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Important questions still surround ‘off-year election’ in the area

We’re now well into what is colloquially referred to as an “off-year election,” meaning that there are no federal or statewide races cluttering up the ballot.

But that doesn’t mean there are no interesting races to pay attention to. If anything, the off-year election allows for more attention to be focused on regional races and issues.

That city to the north has a mayor’s race of some contentiousness going on (Tacoma’s incumbent mayor is on the ballot here, but unopposed). There’s an initiative on the state ballot on labeling of foods containing genetically modified organisms that’s similarly stirring debate. City Council and school board races abound.

And in both Pierce and King counties, there are races that fall under the collective umbrella of this pressing question: What are we to do with our ports?

Or they should anyway, not that there’s much discussion of that question.

There’s no shortage of candidates, although the Port of Seattle races are the more contested ones. All four positions on the ballot have two candidates listed. For the Port of Tacoma, two of three incumbents listed have no opposition.

And there’s no shortage of verbiage from those candidates about the ports, as the voters’ guides due in your mailbox at any moment and the campaign propaganda already arriving will attest.

But there’s also no shortage of redundancy in that outpouring of words. Phrases like “economic engine” and “regional cooperation” (particularly favored by candidates for the Port of Seattle, which has felt stung by Tacoma’s successes in recruiting shipping lines) and jobs and the environment and competitive threats — and by the way did we mention jobs? — recur with such repetitiveness that the reader’s eyes glaze over.

On the big-ticket questions, however — if these ports are such great economic engines, why can’t they support themselves? Is there a long-term plan to wean the ports from the milk of taxpayer subsidies? — silence descends.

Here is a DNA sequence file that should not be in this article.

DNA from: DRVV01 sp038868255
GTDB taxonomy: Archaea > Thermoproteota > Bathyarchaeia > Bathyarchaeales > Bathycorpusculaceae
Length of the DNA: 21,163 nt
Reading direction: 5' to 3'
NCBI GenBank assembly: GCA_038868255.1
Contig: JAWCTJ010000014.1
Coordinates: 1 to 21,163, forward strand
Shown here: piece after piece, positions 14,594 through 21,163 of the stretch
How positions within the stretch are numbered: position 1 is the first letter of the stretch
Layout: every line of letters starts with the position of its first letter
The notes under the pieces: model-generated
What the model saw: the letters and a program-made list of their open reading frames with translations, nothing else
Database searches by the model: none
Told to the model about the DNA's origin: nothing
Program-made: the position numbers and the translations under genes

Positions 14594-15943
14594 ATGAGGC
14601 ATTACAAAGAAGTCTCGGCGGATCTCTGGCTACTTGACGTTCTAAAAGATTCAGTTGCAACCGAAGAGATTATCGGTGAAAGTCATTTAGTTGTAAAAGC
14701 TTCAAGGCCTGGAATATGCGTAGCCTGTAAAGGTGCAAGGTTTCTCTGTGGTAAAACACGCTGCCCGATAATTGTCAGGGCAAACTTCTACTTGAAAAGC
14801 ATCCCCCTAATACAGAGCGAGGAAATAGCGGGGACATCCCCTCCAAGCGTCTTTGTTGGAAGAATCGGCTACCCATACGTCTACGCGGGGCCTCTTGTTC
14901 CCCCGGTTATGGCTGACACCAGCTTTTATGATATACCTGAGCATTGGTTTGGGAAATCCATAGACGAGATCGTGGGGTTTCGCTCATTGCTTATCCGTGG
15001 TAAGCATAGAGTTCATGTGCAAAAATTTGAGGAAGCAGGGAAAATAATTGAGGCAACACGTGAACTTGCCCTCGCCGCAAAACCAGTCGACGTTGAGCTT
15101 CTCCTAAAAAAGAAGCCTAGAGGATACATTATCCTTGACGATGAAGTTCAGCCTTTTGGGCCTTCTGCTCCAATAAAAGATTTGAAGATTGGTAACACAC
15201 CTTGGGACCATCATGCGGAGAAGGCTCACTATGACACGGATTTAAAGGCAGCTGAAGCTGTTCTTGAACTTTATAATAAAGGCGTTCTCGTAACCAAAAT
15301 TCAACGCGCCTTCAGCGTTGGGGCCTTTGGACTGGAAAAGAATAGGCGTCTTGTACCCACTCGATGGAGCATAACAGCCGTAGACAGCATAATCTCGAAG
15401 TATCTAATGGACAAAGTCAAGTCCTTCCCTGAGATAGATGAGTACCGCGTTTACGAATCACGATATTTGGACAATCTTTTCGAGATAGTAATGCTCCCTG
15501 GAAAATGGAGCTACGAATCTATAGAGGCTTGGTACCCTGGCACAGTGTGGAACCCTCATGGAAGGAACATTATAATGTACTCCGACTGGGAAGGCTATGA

All right, that’s not quite true. One candidate, for the Port of Seattle, bluntly headlines his voter’s guide statement “Let’s abolish the unfair $73.0 million port property tax levy” (actually it’s in all-caps mode, but we try to not shout at our readers). That’s followed by a decent summation of the port’s structural and financial problems. Unfortunately, the candidate in question in Richard Pope, who has run for (and lost) offices so many times that he would have secured Harold Stassen status by now, that is if anyone remembered who Harold Stassen was. (One other candidate does call for making the port “less reliant” on a taxpayer subsidy.)

So while those questions are of considerable interest to voters and taxpayers, they’re not likely to be addressed at all, much less answered. Even more unfortunately for voters, the window for asking them is closing, what with ballots in both counties going into the mail this week.

Voters in both counties have no shortage of interesting questions to ask port candidates. For the Port of Seattle, they might ask about the strategic thinking behind opposition to the Sodo Sonics arena, and whether that fight will be revived if the arena plans are. Then there’s Sea-Tac, with all of its own issues.

The Port of Tacoma doesn’t have an airport to manage, but it has its own portfolio of self-inflicted predicaments to deal with. Just this week the Port of Tacoma unhappily found itself the owner and manager, again, of a problem property it thought it had disposed of, the 745-acre Maytown site that it has spent millions of dollars on.

For incumbent and would-be candidates of both ports, the questions continue: When you speak of “regional cooperation” and eliminating competition between the two, are you talking about price fixing? What good is regional cooperation going to be if the Canadian ports (Vancouver and Prince Rupert) can offer better rates and faster rail connections to your target markets? (Officials of both ports and within the industry see the ports to the north as the bigger competitive threat than the Panama Canal widening.) How are you going to handle ever-greater demands on rail capacity connecting the Pacific Northwest with the rest of the country? Is there enough worldwide shipping volume to support continued investment in both ports? Never mind management consolidation and cooperation, what about contraction?

And just so we don’t lose sight of that all-important question: When are you guys going to get off my property-tax bill?

Bill Virgin is editor and publisher of Washington Manufacturing Alert and Pacific Northwest Rail News. He can be reached at